How much does Spain’s Prime Minister Pedro Sánchez earn?

Sánchez and his ministers have agreed to increase their salaries in 2022, a rise rejected for deputies and senators. How much will the Spanish PM and his ministers now earn?

Spain's Prime Minister Pedro Sanchez, seen here at the EU-Western Balkans summit in Slovenia in October 2021, will increase his wages by 2 percent in 2022. His salary (Photo by Joe Klamar / AFP)
Spain's Prime Minister Pedro Sanchez, seen here at the EU-Western Balkans summit in Slovenia in October 2021, will increase his wages by 2 percent in 2022. His salary (Photo by Joe Klamar / AFP)

Spain’s coalition PSOE and Unidas Podemos government has decided that the 2 percent salary increase agreed for civil servants in 2022 should also apply to the Prime Minister and his ministers.

This same salary bump-up was rejected a few weeks ago in the Spanish Parliament and the Senate for deputies and senators, but members of the Spanish government have included a wage increase for themselves in the country’s 2022 general budget, as presented by Tax Minister María Jesús Montero on Wednesday.

Three million public workers (funcionarios) in Spain will also benefit from a 2 percent wage increase in 2021.

Last year, the Spanish government had also initially decided it would raise ministers’ wages but u-turned on the decision at the last minute.

How much will Spanish PM Pedro Sánchez now earn?

Pedro Sánchez’s annual wages will go from being €84,845 per year to €86,542 per year, both gross amounts. 

That represents an annual wage increase of €1,696.92, making it a gross monthly salary of €7,211.

Spain’s three Deputy Prime Ministers Nadia Calviño, Teresa Ribera and Yolanda Díaz – all of whom hold other ministerial roles – will each earn €81,341 if the rise is finally approved.

All other ministers that form the Spanish Council of Ministers will see their wages climb from €74,858 to €76,355 gross a year.

The average gross annual salary in Spain in 2021 is €24,009, although there are big regional differences.

RANKED: Where are workers’ salaries highest and lowest in Spain?

Interestingly, Pedro Sánchez’s wages are not the highest among all Spanish officials. 

The salaries of members of Spain’s Constitutional Court are the highest among all the high positions of the Spanish State and the president of this body, Juan José González Rivas, has the best paid position of all: €160,728 gross a year. 

How do Pedro Sánchez’s wages compare to other world leaders’?

Sánchez’s proposed €86,542 gross a year is slightly lower than Boris Johnson’s annual PM earnings, of £79,496 (€93,803), and an additional £81,932 (€96,672) for being an MP.

It’s also less than half of what French president Emmanuel Macron is earning in 2021 – €182,400 – a far cry from the $400,000 (€344,486) US President Joe Biden gets and the departing German Chancellor Angela Merkel – €350,000 – the third highest in the world.

The highest paid head of state is Singapore’s Lee Hsien Loong, with annual earnings of €1.38 million, followed far behind by Guy Parmelin of Switzerland with €456,900.

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Despite divisions, Spain’s hard-left unites for vote

Spain's hard-left decided Friday to join forces on a single political platform for the July 23 elections, in a boost for Socialist Prime Minister Pedro Sanchez's reelection hopes.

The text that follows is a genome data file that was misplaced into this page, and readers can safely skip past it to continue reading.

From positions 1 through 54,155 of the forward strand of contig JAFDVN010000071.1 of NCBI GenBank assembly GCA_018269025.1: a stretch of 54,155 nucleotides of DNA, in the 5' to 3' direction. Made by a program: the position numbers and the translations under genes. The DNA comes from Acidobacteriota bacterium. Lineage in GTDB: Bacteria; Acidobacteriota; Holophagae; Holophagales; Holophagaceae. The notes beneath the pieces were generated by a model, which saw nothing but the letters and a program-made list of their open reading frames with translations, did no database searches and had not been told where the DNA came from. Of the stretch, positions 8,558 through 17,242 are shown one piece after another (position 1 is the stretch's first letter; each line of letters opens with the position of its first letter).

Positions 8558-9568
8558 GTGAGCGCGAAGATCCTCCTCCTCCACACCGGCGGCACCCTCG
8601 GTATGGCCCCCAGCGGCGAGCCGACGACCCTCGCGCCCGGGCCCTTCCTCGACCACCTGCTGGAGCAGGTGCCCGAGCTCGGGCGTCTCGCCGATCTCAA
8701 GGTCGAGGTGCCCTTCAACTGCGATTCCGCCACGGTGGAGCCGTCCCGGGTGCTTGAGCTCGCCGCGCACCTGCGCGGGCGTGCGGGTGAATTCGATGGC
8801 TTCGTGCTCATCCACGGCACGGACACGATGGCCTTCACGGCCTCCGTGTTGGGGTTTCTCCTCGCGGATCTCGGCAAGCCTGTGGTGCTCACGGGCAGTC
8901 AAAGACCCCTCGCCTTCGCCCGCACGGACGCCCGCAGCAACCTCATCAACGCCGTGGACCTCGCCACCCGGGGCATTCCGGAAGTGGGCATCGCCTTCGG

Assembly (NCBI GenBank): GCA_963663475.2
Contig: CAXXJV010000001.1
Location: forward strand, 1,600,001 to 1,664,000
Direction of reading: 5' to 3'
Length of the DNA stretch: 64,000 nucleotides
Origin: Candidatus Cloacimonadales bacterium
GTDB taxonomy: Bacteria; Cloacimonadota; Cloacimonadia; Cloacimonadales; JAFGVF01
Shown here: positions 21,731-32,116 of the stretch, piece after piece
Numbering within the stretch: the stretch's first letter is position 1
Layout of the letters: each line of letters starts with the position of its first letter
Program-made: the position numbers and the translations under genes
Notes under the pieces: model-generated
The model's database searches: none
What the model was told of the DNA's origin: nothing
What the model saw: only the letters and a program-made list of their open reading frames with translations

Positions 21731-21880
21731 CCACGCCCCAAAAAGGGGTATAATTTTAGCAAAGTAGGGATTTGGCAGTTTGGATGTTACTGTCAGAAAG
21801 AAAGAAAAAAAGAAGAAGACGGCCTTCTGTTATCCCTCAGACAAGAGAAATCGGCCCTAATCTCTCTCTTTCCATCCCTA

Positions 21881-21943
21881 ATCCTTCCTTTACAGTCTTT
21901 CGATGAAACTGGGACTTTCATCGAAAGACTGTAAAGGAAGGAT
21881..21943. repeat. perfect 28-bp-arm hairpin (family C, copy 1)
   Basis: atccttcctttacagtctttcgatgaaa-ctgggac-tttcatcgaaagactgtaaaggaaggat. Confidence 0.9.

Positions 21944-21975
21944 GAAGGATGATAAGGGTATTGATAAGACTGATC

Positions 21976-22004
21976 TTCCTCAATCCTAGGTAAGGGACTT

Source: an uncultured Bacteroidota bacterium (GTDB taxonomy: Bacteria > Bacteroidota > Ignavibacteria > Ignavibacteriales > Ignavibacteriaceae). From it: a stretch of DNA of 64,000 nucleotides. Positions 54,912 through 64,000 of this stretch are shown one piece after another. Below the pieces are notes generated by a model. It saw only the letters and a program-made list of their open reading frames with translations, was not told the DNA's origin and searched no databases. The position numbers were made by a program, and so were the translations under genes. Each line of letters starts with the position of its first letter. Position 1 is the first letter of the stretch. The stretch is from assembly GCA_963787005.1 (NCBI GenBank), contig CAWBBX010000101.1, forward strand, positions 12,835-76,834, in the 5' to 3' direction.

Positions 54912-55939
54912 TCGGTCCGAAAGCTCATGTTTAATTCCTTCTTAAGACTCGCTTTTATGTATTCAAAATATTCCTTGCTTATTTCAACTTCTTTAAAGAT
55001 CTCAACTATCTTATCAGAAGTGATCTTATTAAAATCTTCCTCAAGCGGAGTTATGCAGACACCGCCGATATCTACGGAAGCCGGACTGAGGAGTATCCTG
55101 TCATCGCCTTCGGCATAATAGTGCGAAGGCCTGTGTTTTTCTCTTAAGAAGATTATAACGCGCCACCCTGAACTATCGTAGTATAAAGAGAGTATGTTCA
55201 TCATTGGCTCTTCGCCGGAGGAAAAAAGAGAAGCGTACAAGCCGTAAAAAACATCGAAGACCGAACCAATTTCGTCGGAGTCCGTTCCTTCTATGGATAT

Despite divisions, Spain's hard-left unites for vote

The decision was announced shortly before a midnight deadline for parties to register their intention to run as part of a coalition, although they are not required to provide any individual names until June 19.

The snap election was called by Sanchez on May 29, a day after his Socialists and their hard-left coalition partner Podemos suffered a drubbing in local and regional elections.

Since then, Labour Minister Yolanda Diaz has been pushing to rally the hard-left behind her platform Sumar (“Unite”).

READ ALSO: Collapse of Spain’s far-left complicates vote for Sánchez

After days of difficult negotiations, Podemos, which grew out of the anti-austerity “Indignados” protest movement, finally agreed to join the coalition, which includes more than a dozen political groupings.

“This is the broadest agreement ever reached in Spanish democratic history between progressive and ecological forces,” said a statement from Sumar Friday night.

Podemos, once Spain’s third largest political force in 2015, entered a coalition government with the Socialists in 2020.

But since then, the party’s appeal has been much diminished by a string of disputes and controversies, and its support collapsed during the May 28 local and regional elections.

READ ALSO: Who won where in Spain’s regional elections?

From Sumar’s perspective, one of the main sticking points in the talks with Podemos had been the role of Equality Minister Irene Montero, the party’s best-known figure.

Some Diaz allies did not want her on the list, and in the end, she was left out.

An outspoken hardliner who has often courted controversy, Montero has faced bitter criticism in recent months, notably over her flagship rape law that paradoxically let some offenders reduce their sentences.

READ ALSO: Spain sees no risk to EU presidency from July snap election

Earlier Friday, Podemos leader Ione Belarra called for the veto on Montero to be lifted, describing it as “not only an injustice but also a serious political error”.

Polls have long tipped the right-wing Popular Party to win next month’s vote, although, without a majority, it would be forced to rely on the far-right Vox to govern.

But the coming together of Spain’s hard-left offers Sanchez’s Socialists the hope of pulling together a minority government that could rule with the backing of several regional parties.

READ ALSO: A foreigner’s guide to understanding Spanish politics in five minutes